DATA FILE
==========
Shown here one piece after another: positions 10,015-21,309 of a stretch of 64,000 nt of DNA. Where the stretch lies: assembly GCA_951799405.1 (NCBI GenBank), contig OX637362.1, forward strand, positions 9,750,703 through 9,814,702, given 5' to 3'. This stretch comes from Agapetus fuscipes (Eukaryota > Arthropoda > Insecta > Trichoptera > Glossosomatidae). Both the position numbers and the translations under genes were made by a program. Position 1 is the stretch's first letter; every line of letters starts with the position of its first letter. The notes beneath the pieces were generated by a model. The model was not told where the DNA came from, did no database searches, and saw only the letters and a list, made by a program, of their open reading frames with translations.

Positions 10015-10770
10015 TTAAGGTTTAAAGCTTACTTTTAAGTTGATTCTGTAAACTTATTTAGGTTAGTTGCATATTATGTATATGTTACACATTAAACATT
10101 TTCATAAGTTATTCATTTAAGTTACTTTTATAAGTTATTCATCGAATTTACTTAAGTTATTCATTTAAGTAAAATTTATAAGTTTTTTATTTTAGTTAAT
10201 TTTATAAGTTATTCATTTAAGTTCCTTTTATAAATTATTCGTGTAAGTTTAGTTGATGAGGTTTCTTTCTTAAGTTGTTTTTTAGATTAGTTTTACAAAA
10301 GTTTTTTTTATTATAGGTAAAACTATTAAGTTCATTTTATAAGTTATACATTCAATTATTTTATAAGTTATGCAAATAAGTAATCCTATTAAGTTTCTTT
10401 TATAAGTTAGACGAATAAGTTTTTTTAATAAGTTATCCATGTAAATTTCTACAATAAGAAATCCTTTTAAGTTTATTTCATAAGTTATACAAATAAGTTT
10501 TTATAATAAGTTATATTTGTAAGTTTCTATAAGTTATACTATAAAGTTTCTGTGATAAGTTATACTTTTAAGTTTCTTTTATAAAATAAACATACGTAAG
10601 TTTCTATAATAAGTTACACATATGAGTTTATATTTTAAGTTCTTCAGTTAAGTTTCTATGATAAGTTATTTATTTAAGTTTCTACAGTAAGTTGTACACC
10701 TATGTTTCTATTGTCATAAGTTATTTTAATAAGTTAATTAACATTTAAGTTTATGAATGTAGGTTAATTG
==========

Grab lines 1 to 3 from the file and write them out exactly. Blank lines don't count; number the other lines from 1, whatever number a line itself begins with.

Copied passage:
Shown here one piece after another: positions 10,015-21,309 of a stretch of 64,000 nt of DNA. Where the stretch lies: assembly GCA_951799405.1 (NCBI GenBank), contig OX637362.1, forward strand, positions 9,750,703 through 9,814,702, given 5' to 3'. This stretch comes from Agapetus fuscipes (Eukaryota > Arthropoda > Insecta > Trichoptera > Glossosomatidae). Both the position numbers and the translations under genes were made by a program. Position 1 is the stretch's first letter; every line of letters starts with the position of its first letter. The notes beneath the pieces were generated by a model. The model was not told where the DNA came from, did no database searches, and saw only the letters and a list, made by a program, of their open reading frames with translations.

Positions 10015-10770
10015 TTAAGGTTTAAAGCTTACTTTTAAGTTGATTCTGTAAACTTATTTAGGTTAGTTGCATATTATGTATATGTTACACATTAAACATT